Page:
If your dog is undergoing a tooth extraction, you may be interested in learning more about complications after a dog’s tooth extraction. A tooth extraction in dogs is done under general anesthesia, and often dogs are prescribed medications afterward. While in many cases things go perfectly well and dogs feel better without the problem tooth, as with any surgical procedure, there may be risks for complications. Being aware of these complications can help you stay a step ahead so that you can recognize early signs of trouble and report to your vet as soon as possible.
Dog Tooth Bleeding After Extraction
As with extractions in humans, a dog’s gums may be prone to bleeding after an extraction. It’s not uncommon for a dog’s saliva to be tinged with blood and to have slight bleeding after surgical extractions, explains veterinarian Dr. Altman.
Monitoring the bleeding is important and steps should be taken to lower the chances for further bleeding, such as limiting food that can aggravate the sutures in the mouth and keeping the dog quiet as high blood pressure increases bleeding.
How much bleeding from a dog’s tooth extraction though is too much? Generally, if it’s amounting to 1 to 2 tablespoons of frank blood, that is, pure blood and not blood-tinged saliva, that would be concerning and worthy of seeking an emergency center so to stop the bleeding and possibly close the incision if it happened to open up, further suggests Dr. Altman.
“If extractions were performed, do not be surprised if you notice a small amount of bleeding from your cat or dog’s mouth. You may notice a small amount of blood in the water dish, too, after your companion takes a drink of water. Although a small amount of bleeding may be expected following dental extractions, significant hemorrhage is NOT expected.”~Arroyo Animal Clinic
Incomplete Extraction of Dog Teeth
When a dog’s tooth is extracted, there are chances that some part may be left behind and this can lead to potential problems. For instance, a dog who has an incomplete extraction will still suffer from persistent problems such as nasal discharge, pain and damage to nearby teeth.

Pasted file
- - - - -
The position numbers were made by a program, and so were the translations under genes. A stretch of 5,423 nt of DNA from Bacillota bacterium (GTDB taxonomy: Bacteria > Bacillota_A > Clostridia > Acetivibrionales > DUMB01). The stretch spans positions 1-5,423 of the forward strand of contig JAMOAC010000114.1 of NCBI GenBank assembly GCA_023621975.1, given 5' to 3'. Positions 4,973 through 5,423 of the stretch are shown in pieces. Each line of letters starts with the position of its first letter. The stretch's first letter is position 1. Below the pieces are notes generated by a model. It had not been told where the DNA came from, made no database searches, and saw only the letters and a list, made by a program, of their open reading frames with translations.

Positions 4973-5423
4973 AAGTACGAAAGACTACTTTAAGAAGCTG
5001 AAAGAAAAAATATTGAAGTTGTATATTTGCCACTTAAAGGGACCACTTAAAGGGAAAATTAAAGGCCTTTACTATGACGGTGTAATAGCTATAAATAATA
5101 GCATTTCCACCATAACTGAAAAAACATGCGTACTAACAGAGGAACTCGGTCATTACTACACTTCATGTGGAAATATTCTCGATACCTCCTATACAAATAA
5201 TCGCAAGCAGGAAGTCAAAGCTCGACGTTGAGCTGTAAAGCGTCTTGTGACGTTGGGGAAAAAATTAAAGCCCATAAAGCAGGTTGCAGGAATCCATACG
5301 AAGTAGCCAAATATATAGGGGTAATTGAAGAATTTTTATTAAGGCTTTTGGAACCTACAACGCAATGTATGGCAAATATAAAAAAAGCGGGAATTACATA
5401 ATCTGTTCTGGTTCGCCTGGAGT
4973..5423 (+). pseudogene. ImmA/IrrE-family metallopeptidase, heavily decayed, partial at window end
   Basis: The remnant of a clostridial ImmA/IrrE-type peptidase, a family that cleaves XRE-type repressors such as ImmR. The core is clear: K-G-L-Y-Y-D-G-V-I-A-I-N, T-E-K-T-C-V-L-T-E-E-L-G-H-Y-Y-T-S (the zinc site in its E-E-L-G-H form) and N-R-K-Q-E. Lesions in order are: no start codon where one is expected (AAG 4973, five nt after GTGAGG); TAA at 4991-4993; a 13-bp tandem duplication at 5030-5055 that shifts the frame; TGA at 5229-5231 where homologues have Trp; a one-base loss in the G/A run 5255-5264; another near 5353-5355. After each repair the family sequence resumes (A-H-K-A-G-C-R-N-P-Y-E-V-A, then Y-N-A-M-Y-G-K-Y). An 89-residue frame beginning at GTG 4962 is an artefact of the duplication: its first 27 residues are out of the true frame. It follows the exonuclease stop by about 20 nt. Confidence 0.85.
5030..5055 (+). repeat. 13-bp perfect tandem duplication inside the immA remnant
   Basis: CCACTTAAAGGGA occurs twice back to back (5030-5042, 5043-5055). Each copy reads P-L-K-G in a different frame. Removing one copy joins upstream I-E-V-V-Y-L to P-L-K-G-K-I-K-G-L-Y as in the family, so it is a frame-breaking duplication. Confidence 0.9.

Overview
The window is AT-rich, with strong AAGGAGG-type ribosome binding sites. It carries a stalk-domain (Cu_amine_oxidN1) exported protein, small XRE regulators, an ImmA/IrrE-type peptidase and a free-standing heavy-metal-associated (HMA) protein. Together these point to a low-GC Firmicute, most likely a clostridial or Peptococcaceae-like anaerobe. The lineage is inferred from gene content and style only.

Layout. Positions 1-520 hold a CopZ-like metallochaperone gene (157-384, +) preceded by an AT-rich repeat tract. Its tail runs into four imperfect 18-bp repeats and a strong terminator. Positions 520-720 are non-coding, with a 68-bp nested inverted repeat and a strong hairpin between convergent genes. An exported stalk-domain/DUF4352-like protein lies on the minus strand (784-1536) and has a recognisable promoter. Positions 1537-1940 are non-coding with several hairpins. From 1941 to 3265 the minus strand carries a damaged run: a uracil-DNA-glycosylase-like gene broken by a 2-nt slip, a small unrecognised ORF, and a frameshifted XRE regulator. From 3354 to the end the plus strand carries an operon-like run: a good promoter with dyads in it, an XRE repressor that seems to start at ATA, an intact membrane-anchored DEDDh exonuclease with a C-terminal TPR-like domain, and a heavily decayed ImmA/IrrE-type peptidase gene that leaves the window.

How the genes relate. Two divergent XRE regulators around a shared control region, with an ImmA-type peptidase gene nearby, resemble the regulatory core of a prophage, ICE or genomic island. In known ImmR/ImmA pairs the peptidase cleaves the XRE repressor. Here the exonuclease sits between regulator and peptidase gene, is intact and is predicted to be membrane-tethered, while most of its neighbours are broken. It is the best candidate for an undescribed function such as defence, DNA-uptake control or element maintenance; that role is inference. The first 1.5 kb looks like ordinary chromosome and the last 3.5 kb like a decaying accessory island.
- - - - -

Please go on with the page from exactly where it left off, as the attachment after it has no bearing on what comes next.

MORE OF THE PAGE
For this reason, it’s important for veterinarians to have x-rays done right afterward extracting the dog’s tooth, to ensure that the whole tooth and its root has been extracted. So if your vet asks you whether you want to have x-rays done after the tooth extraction procedure, you may want to say yes, so your vet can ensure a complete extraction.
Damage to Nearby Structures
In veterinary medicine the term “iatrogenic” is used to depict damage caused by medical treatment. Ironically, it’s when you’re trying to fix something and end up breaking something else. In this case, during a dog’s dental extraction damage may be sustained when using high-speed drills, sharp dental elevators can cause damage to nearby structures should they accidentally slip off their intended location.
Some examples? Trauma to a dog’s eye may occur when a vet is working on extracting an upper premolar or molar and the instrument used slips during the extraction, explains veterinarian Dr. Vicky Lamb. Although uncommon, this could result in blindness if severe enough and not addressed immediately.
Another possibility, is a fracture to the dog’s mandible when extracting teeth, especially when it comes to extracting the large lower canine teeth and first molars, explains veterinary dentist, Dr. Tony M. Woodward.
“In patients with severe periodontal disease, careful opening of the mouth during oral exam and intubation is warranted since a pathologic fracture may occur after placing minimal force on the diseased mandible.”~Dr. John Lewis, veterinary dentist.
As seen, complications during extractions are a possibility, but fortunately they are not too common. Complicated extractions though should be referred to a veterinary dentist.